fess that we do not understand it. But we would observe, that the present is not a legitimate occasion for the use of the calculus of probabilities. The doctrine of chances will not determine the form of an observatory, nor the nature of the instruments to be employed; some little regard must be had to the state of knowledge, and the improvements in construction and division.

Were we to presume to point out the course that ought to be pursued by the national legislature, we would recommend that as the location proposed by Mr. Hassler, north of the Capitol, is now occupied, another should be sought in the hills that skirt the northern liinit of the city of Washington; the distance of a few miles, if within the district, can niake no great difference in the value of the observatory; that a building be erected on Mr. Hassler's plan, or one analogous, under the direction of the astronomer himself ; that it be immediately furnished with one of the transits, one of the clocks by Hardy, the repeating circle of Troughton, and two of the telescopes : the remaining instruments might be there deposited, until needed elsewhere, in the custody of the astronomer. We would also recommend that immediate steps be taken to procure from Reichenbach, a transit circle, on the principle of the Rota Meridiana of Roemer, such as that artist has made for the observatory at Konigsberg, and for Schumacher at Altona, but not with a fixed level like that at Paris. This will, of itself, serve as a transit and mural circle; and when it is obtained, the transit may be removed, and this placed in its room. The transit, with one of the repeating theodolites, may then be transferred to West Point; and should a naval academy be formed, the remaining transit and theodolite will furnish it with the means of teaching the practice of astronomy, if confided to a competent person. The repeating circle must be retained at the national establishment, for observations out of the meridian, as well as two or three of the telescopes; and if any other telescope be added, it must be one of the greatest powers, say one of Frauenhoffer's, which are said to exceed, in dimensions and perfection, any that have heretofore been constructed. We might thus see within the space of a few months three observatories, two engaged in the forination of observers, and one in adding to the mass of astronomic knowledge.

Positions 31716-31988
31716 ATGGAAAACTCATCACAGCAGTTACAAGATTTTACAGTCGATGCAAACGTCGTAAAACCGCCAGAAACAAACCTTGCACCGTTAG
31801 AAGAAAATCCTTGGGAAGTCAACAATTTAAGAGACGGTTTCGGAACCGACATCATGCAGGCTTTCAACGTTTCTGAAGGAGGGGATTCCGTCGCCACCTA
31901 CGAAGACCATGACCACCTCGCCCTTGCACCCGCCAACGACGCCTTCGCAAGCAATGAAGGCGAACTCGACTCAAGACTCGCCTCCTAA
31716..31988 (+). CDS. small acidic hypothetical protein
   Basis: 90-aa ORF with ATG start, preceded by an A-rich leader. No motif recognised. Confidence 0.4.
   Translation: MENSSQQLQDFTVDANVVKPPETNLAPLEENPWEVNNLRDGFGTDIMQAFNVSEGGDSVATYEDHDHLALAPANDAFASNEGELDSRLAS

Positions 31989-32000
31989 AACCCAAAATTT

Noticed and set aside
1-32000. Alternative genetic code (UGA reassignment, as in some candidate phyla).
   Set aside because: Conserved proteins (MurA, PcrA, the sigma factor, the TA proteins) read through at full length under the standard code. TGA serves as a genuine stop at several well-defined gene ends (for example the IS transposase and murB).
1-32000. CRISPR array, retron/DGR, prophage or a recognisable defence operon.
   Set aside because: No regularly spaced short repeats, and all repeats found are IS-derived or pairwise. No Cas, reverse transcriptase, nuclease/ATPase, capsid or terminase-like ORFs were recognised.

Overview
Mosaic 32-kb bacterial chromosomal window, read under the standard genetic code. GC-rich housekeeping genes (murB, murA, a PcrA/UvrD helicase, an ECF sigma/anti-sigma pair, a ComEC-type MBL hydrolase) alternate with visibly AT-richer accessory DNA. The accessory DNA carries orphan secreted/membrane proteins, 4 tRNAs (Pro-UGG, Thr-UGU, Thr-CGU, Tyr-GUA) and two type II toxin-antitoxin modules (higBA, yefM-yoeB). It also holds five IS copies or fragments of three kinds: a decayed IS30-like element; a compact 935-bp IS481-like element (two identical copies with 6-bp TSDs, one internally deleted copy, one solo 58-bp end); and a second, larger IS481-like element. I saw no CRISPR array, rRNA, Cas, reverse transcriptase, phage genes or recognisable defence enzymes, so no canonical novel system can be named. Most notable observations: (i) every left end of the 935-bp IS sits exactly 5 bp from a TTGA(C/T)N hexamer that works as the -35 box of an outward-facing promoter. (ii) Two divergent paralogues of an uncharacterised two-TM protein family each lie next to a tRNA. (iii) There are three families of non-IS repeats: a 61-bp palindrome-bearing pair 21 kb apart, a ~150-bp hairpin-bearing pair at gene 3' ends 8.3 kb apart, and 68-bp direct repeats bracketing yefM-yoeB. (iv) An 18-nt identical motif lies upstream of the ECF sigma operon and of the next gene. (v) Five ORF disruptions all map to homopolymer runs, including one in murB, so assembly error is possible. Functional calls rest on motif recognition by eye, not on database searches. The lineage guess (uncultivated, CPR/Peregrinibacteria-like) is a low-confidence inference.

We say nothing of an Ephemeris; if one is to be published in our country, it must go into other hands than those of the astronomer, whose usefulness will be impaired by being charged with a duty so distinct from that of observation. Neither can we flatter the committee with the hopes of making money by the publication of such a work. In England, the Nautical Almanac